The economic uncertainties of unemployment and struggles with maintaining housing as consequences of the pandemic are additional burdens for families. Yet, data from the Georgia Budget & Policy Institute indicates there is a correlation between the proportion of black families living in a state and access to direct cash assistance. Notably, the higher the proportion of black families living in a state, the more likely policymakers are to spend less on direct cash assistance and establish policies to control the way families in poverty run their lives, rather than simply giving them the direct aid necessary to meet basic needs. Georgia has the third largest Black population in the nation and in 2019, nearly 1.3 million Georgians lived below the poverty line, with one in five kids in poverty. Safety nets for the vulnerable must be protected and equitable.
WHAT CAN YOU DO? Contact your legislators and ask them where they stand on these and other child-focused issues. Tell your legislator to support legislation that prioritize Georgia’s children and pass a budget reflective of the whole child. If you do not know who your legislators are? Click here: https://openstates.org/find_your_legislator/
Saluting Everyday Heroes Who Have Hearts for Children...
Presenting: Dr. Qiana Johnson, the first Unsung Hero for February, Hearts for Children Month
Dr. Qiana Johnson has a beautiful heart for children. William Abdul-Khaaliq saw that in his friend and recommended her for an Unsung Hero award. This is just the first Hero you’ll meet during February!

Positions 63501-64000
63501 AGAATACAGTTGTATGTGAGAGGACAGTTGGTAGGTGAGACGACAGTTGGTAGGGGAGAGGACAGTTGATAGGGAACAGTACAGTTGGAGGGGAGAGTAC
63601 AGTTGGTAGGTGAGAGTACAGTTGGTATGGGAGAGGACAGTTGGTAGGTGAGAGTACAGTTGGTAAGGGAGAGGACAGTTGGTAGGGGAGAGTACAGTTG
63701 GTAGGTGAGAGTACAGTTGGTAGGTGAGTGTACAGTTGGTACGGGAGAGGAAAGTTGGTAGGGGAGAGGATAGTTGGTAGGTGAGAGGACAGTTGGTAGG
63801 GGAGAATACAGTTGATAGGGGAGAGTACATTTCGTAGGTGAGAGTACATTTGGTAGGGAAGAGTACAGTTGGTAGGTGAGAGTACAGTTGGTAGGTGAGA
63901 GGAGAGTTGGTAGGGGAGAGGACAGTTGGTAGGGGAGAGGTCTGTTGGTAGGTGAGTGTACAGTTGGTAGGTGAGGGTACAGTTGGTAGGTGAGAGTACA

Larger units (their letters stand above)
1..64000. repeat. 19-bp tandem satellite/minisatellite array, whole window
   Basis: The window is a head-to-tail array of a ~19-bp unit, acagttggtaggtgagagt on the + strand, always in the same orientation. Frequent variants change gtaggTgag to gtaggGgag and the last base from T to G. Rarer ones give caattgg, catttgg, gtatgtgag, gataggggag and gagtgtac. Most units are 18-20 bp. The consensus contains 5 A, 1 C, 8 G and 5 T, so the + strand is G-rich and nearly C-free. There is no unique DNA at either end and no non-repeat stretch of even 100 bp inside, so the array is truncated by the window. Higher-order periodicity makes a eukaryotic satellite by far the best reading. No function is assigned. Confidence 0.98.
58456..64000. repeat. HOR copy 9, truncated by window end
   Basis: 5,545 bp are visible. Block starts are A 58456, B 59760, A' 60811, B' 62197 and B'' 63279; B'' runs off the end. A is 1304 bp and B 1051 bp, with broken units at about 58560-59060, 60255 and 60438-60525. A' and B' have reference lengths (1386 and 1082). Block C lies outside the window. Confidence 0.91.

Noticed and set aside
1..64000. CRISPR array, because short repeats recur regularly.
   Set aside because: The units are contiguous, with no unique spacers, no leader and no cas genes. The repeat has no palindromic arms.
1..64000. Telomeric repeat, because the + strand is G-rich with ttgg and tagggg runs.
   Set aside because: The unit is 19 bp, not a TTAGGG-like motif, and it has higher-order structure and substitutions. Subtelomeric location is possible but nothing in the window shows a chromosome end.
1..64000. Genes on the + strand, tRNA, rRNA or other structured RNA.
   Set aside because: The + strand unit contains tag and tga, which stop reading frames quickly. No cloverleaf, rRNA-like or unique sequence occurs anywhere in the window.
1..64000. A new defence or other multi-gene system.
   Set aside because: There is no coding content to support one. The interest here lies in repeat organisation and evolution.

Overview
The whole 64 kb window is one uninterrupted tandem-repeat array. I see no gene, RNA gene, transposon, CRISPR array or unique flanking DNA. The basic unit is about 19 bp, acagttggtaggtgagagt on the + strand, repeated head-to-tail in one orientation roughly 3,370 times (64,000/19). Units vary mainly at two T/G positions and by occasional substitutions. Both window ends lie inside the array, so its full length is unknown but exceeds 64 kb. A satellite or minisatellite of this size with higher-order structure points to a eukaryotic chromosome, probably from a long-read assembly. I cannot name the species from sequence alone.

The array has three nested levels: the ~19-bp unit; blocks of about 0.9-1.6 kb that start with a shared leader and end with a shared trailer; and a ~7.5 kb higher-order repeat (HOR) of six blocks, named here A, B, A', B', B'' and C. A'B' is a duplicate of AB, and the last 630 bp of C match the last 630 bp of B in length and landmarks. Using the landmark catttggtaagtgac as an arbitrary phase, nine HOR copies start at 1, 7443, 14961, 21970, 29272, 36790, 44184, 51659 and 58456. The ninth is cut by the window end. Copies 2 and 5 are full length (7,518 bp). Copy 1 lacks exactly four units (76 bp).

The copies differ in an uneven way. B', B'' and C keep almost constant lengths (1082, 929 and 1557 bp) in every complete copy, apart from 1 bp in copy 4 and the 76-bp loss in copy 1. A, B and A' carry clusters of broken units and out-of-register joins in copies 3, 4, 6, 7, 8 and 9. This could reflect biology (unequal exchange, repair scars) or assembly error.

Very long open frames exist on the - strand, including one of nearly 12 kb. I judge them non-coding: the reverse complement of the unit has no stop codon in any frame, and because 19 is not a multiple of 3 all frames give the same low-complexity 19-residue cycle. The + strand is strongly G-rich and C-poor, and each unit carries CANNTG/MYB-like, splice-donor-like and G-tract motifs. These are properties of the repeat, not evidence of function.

Please, please, please! Recommend your own hero. Be sure to do it in February, the month of hearts….
Dr.Johnson was recommended for the category: Behind the Scenes
Why??? : “Dr. Qiana Johnson is a medical care provider who gives kind, tender, focused care. She is especially good to foster children that come into her clinic for physical exams. Many of these children have been separated from their families and have suffered unimaginable physical and/or emotional harm.
“They come to Dr. Johnson's Lotus Family Wellness Clinic traumatized, afraid and mistrusting. She takes extra time to listen, really listen to them. That is one of the first things she does. She kindly explains every step of the exam and any healing plans, giving them a sense of ownership over their bodies. She is honest and direct and down to earth as she educates them and the foster parent.
“She shows genuine care and love and finds lots of reasons to laugh with them. Laughter is the best medicine she gives to these children living with trauma. The children seem more at ease and happy in her care. Dr. Johnson is good to all of her patients, but she is especially caring to the foster children.”
Nominate the Community’s Unsung Heroes
Tell us about your big-hearted hero’s loving acts for children. Send a picture! ICM will post them all during the month of February in all our digital platforms! (Remember “unsung” is the key!) You know them… devoted teachers, mentors, workers with and for children, visionaries with big ideas and big hearts for the welfare of children. They are the unsung heroes for children. Unsung. Their gifts of love for children often continue for years without praise.
February, however, is the perfect month to sing their praises. Let’s make them blush!
Here are the categories:
Didn't Quit, Behind the Scenes, Most Inspirational, Beloved by Children, Intrepid Leader.